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Details on Addressing Security Flaws

Q: Is it safe to install the Windows patch for these new Spectre and Meltdown bugs? Do they affect Linux? (And who names these security flaws, anyway?)

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, New York Times

Q: Is it safe to install the Windows patch for these new Spectre and Meltdown bugs? Do they affect Linux? (And who names these security flaws, anyway?)

A: Meltdown and Spectre, the two recently announced security flaws that can expose personal data to hackers, could potentially affect Linux systems, along with computers and devices running Windows, Mac and other operating-system software. These new bugs are actually in the computer’s hardware — specifically, in the central processing unit.

Check Microsoft’s support site for the absolute latest news, but the company previously warned that its updates for Windows 7 and Windows 10 can conflict with certain anti-virus programs; users should contact those software makers about updates. Early reports that the Windows patches were causing severe problems on computers with AMD processors prompted Microsoft to temporarily halt updates to many of those systems for a few days. The software fixes are expected to make the computer run more slowly, but Microsoft has noted that newer processors running Windows 10 should feel the least impact.

The Meltdown vulnerability exists in laptops, desktops and cloud-based computers running most types of Intel processors made since 1995. The Spectre flaw can affect those same systems as well, but also smartphones, tablets and other gadgets running on processors made by other companies, including AMD and ARM.

To find out details for your particular system, Graz University of Technology’s “Meltdown and Spectre” site at has an extensive collection of links to information about patches from most major hardware and software makers, including several Linux companies. Intel also has a page on its site with links and information about updates.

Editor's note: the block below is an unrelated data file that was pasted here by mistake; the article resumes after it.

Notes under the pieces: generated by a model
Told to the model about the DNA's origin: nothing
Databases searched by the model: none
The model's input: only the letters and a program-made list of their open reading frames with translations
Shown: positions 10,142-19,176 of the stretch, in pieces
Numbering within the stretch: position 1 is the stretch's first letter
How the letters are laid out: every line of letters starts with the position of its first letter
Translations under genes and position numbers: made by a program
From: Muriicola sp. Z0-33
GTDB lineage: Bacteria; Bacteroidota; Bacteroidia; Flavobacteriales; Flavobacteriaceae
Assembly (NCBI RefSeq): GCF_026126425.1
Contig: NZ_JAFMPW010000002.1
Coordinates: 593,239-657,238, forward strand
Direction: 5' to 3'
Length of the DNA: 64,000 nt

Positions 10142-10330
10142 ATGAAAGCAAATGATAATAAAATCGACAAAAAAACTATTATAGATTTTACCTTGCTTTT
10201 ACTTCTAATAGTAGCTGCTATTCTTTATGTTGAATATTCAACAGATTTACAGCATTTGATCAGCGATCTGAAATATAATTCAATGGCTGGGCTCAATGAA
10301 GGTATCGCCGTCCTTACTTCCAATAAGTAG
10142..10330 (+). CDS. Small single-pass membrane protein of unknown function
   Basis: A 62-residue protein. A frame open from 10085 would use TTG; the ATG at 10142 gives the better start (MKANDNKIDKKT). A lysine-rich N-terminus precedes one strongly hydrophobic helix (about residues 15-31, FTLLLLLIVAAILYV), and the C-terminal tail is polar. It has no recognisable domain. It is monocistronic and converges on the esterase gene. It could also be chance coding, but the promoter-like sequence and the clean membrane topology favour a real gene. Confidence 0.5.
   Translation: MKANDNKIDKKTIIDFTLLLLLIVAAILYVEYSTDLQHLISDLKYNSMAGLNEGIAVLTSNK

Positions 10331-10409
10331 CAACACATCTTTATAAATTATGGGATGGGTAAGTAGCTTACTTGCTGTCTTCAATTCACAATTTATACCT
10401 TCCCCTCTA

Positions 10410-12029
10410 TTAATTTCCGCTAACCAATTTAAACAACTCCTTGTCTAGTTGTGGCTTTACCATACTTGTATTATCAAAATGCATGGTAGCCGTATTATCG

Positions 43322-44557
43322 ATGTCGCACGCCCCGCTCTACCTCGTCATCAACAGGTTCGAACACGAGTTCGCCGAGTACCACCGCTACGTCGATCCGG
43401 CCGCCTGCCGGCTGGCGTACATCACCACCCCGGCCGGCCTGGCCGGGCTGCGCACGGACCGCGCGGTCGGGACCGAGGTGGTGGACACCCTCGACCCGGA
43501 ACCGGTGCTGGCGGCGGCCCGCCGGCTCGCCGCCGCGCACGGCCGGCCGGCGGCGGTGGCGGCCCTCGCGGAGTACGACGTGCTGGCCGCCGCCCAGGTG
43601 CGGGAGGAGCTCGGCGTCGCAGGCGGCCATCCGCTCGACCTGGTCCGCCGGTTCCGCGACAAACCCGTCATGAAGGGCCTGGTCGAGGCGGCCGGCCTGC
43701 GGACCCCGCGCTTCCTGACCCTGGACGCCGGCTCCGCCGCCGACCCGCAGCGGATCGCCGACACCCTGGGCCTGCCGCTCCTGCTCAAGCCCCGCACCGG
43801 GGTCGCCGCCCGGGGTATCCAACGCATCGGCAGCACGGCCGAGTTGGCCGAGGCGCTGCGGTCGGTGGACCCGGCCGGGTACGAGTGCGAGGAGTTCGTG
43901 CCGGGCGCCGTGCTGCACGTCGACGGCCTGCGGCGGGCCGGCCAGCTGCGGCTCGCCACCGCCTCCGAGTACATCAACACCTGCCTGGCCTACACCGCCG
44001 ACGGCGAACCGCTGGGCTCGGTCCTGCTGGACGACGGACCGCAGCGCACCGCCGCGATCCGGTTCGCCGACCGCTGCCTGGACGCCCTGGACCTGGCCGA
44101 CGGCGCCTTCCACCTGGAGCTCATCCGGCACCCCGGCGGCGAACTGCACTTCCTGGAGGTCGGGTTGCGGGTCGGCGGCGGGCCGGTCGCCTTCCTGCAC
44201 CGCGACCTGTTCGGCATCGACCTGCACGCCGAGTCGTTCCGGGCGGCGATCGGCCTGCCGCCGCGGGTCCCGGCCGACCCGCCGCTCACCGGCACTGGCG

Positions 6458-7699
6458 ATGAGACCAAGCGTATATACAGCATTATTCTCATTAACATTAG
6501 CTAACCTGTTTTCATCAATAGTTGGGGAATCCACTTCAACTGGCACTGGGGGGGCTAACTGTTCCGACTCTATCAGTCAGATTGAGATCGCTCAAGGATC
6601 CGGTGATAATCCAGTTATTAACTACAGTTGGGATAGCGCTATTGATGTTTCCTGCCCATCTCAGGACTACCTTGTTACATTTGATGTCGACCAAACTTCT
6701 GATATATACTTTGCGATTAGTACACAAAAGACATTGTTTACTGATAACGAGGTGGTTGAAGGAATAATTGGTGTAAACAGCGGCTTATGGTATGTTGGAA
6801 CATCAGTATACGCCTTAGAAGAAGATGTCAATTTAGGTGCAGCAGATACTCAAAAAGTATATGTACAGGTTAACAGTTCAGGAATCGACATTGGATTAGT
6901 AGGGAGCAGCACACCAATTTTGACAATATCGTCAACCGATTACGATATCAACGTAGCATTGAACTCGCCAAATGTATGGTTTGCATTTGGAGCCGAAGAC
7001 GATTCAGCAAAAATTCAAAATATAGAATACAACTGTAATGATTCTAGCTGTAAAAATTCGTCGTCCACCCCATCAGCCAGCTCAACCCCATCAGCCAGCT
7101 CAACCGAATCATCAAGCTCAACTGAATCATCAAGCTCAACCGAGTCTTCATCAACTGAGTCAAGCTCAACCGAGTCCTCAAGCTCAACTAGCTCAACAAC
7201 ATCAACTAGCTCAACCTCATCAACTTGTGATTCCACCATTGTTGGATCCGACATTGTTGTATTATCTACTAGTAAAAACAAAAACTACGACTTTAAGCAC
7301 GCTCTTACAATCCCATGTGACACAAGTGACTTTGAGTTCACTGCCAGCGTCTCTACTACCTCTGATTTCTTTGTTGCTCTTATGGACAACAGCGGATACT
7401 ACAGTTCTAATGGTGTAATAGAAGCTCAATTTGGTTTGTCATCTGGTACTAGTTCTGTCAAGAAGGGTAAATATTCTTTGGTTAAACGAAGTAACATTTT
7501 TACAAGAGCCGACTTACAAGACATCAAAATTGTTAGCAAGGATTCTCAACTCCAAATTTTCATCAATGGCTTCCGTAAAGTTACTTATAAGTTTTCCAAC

As for the origin of the names assigned to these bugs, the “Meltdown and Spectre” site has an explanation. Meltdown gets is name because it “basically melts security boundaries which are normally enforced by the hardware.” Spectre’s moniker is “based on the root cause, speculative execution,” and as the researchers note, “As it is not easy to fix, it will haunt us for quite some time.”

Sending Photographs at High Resolution

Q: How do I make sure I am sending a photo at the highest possible resolution when I attach it to an email message on my phone?

A: Before you send the photo, check the image-size settings when you attach the image to the message so you know you have selected a high-resolution picture. If you pick a low-resolution photo from the start, that is what your recipient will get.

To help those with slow connections, limited-data plans or internet provider limits on attachment size, some mobile email apps can reduce the size of a photo attached to a message that’s going out. Choosing the “small” or “medium” size scales the image down, but also reduces the resolution when it arrives at its destination. Smartphone apps vary, but some can automatically resize photos, so check your default settings.

The “large,” “original” or “actual” sizes you may see on the menu create a larger file attachment and take longer to send. However, the recipient gets the photo at a higher resolution. Once the photo is attached to the message, you should see the file size displayed.

As for images attached to text messages, some wireless carriers might compress photos sent by SMS or with certain messaging apps. Some software, like iOS 11 for the iPhone, have an optional setting to automatically reduce the size of images sent with the iMessage service to lower bandwidth consumption.

Desktop email programs like Microsoft Outlook and Apple Mail can also resize photos attached to messages you send. For images that exceed your mail server’s size limits, you can also share links to the high-resolution files with tools like Apple’s MailDrop, Gmail using Google Drive or Microsoft OneDrive — services that are often integrated into your mail program to do the heavy lifting anyway. Third-party file-sharing services like Box, Dropbox and iDrive have a similar function.

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